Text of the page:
If you’re a tech entrepreneur with a strong background in technology, chances are you’re looking at the world from the inside out – in other words, you probably made technology the core of your business and might expect the world to align with what the technology does. However, what really matters is the “outside in” view.
For entrepreneurs building their businesses, I strongly believe that the quality and consistency of the customer experience is what makes for a successful business. Consider this:
- When you go to a McDonald’s anywhere in the country (or the world), your dining experience will be near identical (low cost, standard menu items, quick service). You don’t really think about where the beef for the burger came from.
- When you board a Southwest Airlines flight, you know what to expect (no assigned seating, peanuts for breakfast, lunch or dinner, and maybe a comedy routine thrown in if you’re lucky). You don’t think about the aircraft model you’re in.
- When you turn on your iPhone, you expect not just the device to be on; you also expect instant 4G connectivity, your Facebook app to be working, and your cell phone reception to be clear and continuous. You don’t think about the patented technology that went into building the device.
Let me suggest something here: Technology is a commodity.
In today’s hyper-tech world where everyone is using all manner of digital products for their most mundane day to day experiences, it’s important to realize that the technology doesn’t form the experience. Do you ever to stop to think of how cool the iPhone technology is, or how many patented inventions it carries inside the device? If you’re like me, you care about the intuitive user interface and the ease of navigation, the range of apps you can download and run, and – oh, yes- how well the cell phone reception works. No amount of technology will make me buy an iPhone if the cellphone reception sucks. Which brings me to an important distinction here:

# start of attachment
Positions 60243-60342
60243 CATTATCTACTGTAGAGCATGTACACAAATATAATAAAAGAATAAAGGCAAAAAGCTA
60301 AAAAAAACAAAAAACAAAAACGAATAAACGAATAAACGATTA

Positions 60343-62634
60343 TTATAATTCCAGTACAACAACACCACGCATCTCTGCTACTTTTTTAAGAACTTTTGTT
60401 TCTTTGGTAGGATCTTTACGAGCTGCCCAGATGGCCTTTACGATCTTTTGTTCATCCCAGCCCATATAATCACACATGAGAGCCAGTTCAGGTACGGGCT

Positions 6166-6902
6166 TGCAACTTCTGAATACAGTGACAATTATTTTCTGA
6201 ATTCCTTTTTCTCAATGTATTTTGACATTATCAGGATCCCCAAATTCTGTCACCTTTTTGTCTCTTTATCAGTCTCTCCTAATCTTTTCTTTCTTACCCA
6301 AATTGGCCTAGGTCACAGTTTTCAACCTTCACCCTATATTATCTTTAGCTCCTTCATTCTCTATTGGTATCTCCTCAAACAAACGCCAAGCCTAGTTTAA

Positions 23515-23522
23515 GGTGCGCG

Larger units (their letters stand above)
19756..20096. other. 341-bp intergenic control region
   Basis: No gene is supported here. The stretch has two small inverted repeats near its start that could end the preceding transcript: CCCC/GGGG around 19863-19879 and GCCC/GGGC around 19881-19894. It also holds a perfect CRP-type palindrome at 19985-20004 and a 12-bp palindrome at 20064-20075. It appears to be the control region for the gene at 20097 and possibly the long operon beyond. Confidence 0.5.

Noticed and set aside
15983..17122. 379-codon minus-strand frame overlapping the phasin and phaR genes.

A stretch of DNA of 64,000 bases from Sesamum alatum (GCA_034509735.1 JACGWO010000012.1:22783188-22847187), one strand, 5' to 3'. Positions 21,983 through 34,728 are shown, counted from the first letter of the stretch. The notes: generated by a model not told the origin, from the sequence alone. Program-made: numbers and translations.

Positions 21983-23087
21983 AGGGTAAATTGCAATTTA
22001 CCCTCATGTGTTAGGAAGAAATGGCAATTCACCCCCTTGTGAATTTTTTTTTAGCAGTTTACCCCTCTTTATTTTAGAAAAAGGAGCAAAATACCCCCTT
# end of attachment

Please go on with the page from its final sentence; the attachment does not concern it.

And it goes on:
Customer experience is not UX.
Most entrepreneurs will devote a fair amount of time to UX, as they should. However, the product is never used in a vacuum – which is to say, the product is used in a certain context (home, office, mobile device etc.), and very often, in conjunction with other offerings in the market that are essential for the customer to enjoy the experience. The iPhone example illustrates that even if the device was the coolest toy on the planet, the customer experience would be ruined if the user couldn’t get 4G access to post Facebook updates on the go.
Constructing a positive customer experience requires building and managing an entire ecosystem of touch points that will contribute to the experience. These touch points may be internal (e.g customer service) or external (e.g wireless network).
Let’s simplify the notion of customer experience into a couple of statements. Creating an optimal customer experience is about 2 things:
- Making a promise that the customer cares about
- Keeping the promise